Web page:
"Why on earth would you travel all that way when you have beautiful beaches in Australia?", a friend asks when I casually mention we're taking a family holiday to the Maldives. Another question: "Aren't the Maldives just for honeymooners?" Instantly I have buyer's remorse. I wonder whether the romantic holiday stereotype, so firmly entrenched with the island nation, can possibly deliver the family holiday we're after.
In answer to my friend's first question, obviously Australia has incredible beaches, a couple of which we live a short stroll from. But are they found on perfectly formed islands and atolls lapped by serene aquamarine waters? Certainly there are some, but not in my neck of the woods.
And yes, the Maldives is a long way from Australia – two oceans in fact if you're on the eastern seaboard – and a total of 9149 kilometres as the crow flies (we're talking at least two flights and a boat ride away). From the time we leave our house in Newcastle, to the time we arrive at Holiday Inn Kandooma in the South Malé Atoll we've been travelling close to 19 hours. It's midnight when we're shown to our beach villa and collapse into bed. I decide to reserve judgment on whether the Maldives is family-friendly or not for when I'm thinking straight.
We shuffle outside bleary eyed the next morning, walking barefoot across the sand to the water's edge and stare at a shimmering azure coloured lagoon. White curtains on beach cabanas billow in the early morning breeze, crabs march sideways across the sand and palm trees wave against a dazzling blue sky. In the early hours of the morning garden fairies (aka the resort's gardening team) have raked the sand so everything is picture perfect. We walk to breakfast along the beach, uncertain of which way we're heading, as our eight-year-old daughter, skips ahead. "I love it here," she yells to no one in particular. Instantly we're on island time, and the hours spent flying, negotiating airport queues, and missing sleep are forgotten.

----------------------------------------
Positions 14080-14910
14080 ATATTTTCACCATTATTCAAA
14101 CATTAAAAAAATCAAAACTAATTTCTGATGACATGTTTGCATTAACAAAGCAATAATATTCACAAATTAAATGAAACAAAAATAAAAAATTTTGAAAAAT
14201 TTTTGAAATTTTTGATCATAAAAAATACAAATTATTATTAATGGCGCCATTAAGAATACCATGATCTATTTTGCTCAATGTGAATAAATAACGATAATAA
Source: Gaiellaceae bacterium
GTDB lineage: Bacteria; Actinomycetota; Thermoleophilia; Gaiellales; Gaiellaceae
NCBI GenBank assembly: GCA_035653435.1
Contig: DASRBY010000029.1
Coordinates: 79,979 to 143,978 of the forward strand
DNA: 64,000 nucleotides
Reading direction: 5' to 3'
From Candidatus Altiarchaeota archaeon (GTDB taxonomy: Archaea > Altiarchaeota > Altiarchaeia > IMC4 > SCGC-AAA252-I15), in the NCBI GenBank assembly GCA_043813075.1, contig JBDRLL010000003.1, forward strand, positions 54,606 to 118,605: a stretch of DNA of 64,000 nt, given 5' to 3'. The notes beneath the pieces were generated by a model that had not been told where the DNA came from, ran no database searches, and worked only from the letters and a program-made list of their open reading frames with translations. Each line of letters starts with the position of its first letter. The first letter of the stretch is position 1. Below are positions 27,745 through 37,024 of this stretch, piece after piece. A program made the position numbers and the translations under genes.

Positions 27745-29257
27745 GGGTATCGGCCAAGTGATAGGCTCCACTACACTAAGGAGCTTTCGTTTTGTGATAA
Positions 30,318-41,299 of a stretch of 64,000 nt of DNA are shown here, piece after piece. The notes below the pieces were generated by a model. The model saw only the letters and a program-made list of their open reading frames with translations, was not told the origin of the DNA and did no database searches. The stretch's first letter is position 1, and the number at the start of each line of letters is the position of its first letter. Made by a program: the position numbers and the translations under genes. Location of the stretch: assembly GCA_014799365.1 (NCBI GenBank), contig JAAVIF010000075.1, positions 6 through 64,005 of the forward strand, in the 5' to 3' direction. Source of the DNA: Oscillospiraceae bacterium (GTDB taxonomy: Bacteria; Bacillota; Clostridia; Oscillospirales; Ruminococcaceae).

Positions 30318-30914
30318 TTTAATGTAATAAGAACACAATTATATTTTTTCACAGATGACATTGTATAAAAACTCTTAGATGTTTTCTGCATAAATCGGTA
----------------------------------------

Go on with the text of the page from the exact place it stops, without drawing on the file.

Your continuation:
Breakfast is served (and what a breakfast it is, but more on that later) at Kandooma Café, on the island's north-west side facing its most protected and beautiful swimming beach (Family Beach). The view from our table, where we sit with our feet in the sand, is of the bluest of blue water set against a bone white sweep of beach. To our left a tiered pool steps down to the sea; to our right an outdoor kid's playground is set within eyesight of parents at outdoor tables. Behind us enormous structures covered in thatching, their design inspired by sea barnacles, house two of the eateries, as well as Kandoo Kids (the kids club) and the cavernous reception area.
Our first day is spent mostly comatose on a sun lounge and exploring the 150,000-square-metre island with its 160 villas, exclusive surf break, resident marine biologists, and string of beaches. There are three restaurants, including the signature Kitchen. Above the Kitchen is a rooftop deck overlooking a beach where an army of crabs resides. It's where we gather each night for sundowners, choosing cocktails from an iPad menu. But the thing that makes the biggest first impression is the kids club, the type of which I'd not expected in the Maldives.